Stephen King’s Work Habits

One of the oldest battles in the arena of writing technique is the debate over outlining versus writing off the cuff. When I read Stephen King’s book, On Writing: A Memoir of the Craft, I learned he had some unusual ideas about how to get the work done. In fact, his work habits are so different from my own that I took the time to write up a little summary of how he went about things. While I carefully keep notes and create outlines, King just heroically plunges right in. For years, I believed that outlining was the most common approach to writing longer works, but wider experience on the web has taught me that a great many people come at writing in somewhat the same way as the famous horror writer. While King has his detractors, his remarkable output and amazing success indicate that his methods warrant some consideration.

Jean-Leon Gerome's Famous Gladiator Painting (Pollice Verso) of 1872

Outline or extempore? Which writing gladiator do you favour? (Image: Wikimedia)

King does not use an outline, nor does he compile a set of notes on his chosen characters. He writes a rough draft in no more than three months, the time limit being entirely self-imposed. The draft then undergoes a modest revision and gets a thorough edit. King believes the rough draft must be essentially sound because an unsound draft cannot be saved by revision and editing. In other words, he sees major rewrites as a waste of time. The goal is to produce a finished book. It is quicker to start again from scratch with another work. The “toss it” tactic is ruthless, and I am not sure all writers could do this (I certainly could not), but it obviously does work for King.

Literary types will swoon at a comparison between Henry James and Stephen King, but one can be made. James believed that a novel should grow from its basic idea as an oak tree grows from an acorn. That is, every novel starts with a surprisingly small idea. King writes: “The most interesting situations can usually be expressed as a what-if question: what if vampires invaded a small New England village…” For King, an interesting situation is the starting point for any story. With his situation as his only guide, he makes a start. This would be suicide for me (and for many who use outlines, I suspect), yet King turns out book after book as he demonstrates his amazing ability to improvise.

King writes that, for him, a story is “found,” and then excavated like a fossil. The nature of the story determines the character of the protagonist, antagonist, and so on. Here, he applies a few rules. Characters must behave reasonably, given what we know of them, yet in ways that further the interests of the story. The story always comes first. Astonishingly, even the theme is not determined until the first draft is complete. He examines his draft and discovers the theme, then revises the second draft to bring out the found theme and to highlight any symbolism that might have emerged. This is an admission that, for King, the writing process is either largely intuitive or quite haphazard. He starts with his situation, writes his story, and then has a look to see what it all might mean. Having settled on a meaning, he nudges his ducks into a row.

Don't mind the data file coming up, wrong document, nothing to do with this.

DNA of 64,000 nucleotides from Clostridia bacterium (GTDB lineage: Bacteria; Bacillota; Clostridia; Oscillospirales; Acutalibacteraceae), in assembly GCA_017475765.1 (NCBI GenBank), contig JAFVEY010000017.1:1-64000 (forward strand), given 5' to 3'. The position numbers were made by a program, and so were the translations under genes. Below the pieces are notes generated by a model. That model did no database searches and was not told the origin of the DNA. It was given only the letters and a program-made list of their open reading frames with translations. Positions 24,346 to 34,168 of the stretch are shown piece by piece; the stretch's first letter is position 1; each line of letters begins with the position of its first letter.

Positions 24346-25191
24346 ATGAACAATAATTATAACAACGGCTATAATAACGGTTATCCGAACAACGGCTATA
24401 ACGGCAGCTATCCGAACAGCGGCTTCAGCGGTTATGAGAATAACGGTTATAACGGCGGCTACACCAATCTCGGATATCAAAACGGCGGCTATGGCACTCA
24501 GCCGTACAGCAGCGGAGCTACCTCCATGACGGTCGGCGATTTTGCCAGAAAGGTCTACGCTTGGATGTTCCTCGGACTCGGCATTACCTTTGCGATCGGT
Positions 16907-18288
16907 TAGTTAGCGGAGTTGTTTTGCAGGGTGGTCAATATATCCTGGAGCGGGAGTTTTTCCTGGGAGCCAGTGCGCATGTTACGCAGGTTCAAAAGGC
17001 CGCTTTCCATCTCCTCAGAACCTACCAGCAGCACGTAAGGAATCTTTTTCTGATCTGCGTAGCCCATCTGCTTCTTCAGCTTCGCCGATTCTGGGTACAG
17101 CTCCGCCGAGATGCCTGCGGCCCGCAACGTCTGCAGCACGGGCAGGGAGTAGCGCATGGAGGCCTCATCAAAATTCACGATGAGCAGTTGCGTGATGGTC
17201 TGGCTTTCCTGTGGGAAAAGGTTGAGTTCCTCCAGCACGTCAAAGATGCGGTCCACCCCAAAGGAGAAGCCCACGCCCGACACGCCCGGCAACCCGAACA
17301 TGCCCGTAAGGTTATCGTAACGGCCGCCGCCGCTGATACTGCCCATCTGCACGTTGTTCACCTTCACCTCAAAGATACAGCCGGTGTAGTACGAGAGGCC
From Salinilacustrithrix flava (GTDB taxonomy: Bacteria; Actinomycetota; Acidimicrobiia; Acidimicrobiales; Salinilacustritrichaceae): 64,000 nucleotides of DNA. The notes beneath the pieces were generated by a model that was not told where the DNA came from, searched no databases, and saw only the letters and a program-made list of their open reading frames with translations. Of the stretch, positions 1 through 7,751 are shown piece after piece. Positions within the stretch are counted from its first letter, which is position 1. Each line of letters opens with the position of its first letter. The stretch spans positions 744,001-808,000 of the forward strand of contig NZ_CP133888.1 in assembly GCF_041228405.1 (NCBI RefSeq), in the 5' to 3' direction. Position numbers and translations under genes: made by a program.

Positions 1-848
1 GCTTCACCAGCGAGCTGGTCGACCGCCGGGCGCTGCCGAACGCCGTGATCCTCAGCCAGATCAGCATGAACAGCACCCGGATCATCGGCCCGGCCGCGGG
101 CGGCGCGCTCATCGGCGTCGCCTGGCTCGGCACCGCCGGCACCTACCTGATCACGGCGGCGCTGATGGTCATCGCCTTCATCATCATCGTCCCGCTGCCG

I know from personal experience that not all writers can work this way, but given the current popularity of the approach, I thought it might be worth examining Stephen King’s interesting version.

Author: Thomas Cotterill

I am a manic-depressive made philosophical by my long struggle with the disruptive mood disorder, during which I spent sixteen years living as a forest hermit. I write philosophical essays, fantasy, and science fiction. My attempt to integrate creativity, psychology, philosophy, and spirituality imbues everything I write. You will find hundreds of related essays and articles on my blog. I live quietly in British Columbia's scenic Fraser Valley, a beautiful place in which to wax philosophical.

18 thoughts on “Stephen King’s Work Habits”

  1. I write like Stephen King, but without the discipline, and it has its downside.
    Sometimes if the story is not coming I just walk away, never to return. Or sometimes as soon as I know the ending the joy of the project goes away and I never write it.
    I have recently be able to make myself finish several short stories, but the idea of writing a novel is so intimidating. I have started so many and then never finished.